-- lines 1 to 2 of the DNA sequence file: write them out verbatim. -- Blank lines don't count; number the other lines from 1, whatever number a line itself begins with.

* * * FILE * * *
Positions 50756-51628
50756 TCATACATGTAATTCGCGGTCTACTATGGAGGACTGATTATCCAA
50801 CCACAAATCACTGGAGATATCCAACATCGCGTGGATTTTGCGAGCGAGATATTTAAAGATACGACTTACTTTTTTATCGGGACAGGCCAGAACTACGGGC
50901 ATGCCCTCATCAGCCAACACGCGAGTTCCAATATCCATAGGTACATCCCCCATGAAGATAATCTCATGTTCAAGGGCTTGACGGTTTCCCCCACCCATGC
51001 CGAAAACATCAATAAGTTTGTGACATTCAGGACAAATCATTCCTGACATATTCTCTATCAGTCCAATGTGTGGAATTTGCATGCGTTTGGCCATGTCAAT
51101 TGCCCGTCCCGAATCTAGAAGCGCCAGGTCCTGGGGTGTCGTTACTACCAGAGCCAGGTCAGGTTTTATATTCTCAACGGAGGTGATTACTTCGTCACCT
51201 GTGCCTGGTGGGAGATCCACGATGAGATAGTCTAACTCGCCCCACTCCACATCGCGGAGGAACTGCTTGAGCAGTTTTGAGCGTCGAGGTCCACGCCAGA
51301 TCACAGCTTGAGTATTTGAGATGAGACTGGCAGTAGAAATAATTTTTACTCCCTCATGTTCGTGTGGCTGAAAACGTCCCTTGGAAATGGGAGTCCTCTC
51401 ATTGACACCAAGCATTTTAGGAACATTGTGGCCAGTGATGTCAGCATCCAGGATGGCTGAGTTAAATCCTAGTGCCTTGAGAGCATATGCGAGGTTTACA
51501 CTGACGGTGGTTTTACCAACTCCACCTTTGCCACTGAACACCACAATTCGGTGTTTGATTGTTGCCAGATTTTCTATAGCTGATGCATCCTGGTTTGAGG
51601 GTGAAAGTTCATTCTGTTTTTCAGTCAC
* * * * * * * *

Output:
Positions 50756-51628
50756 TCATACATGTAATTCGCGGTCTACTATGGAGGACTGATTATCCAA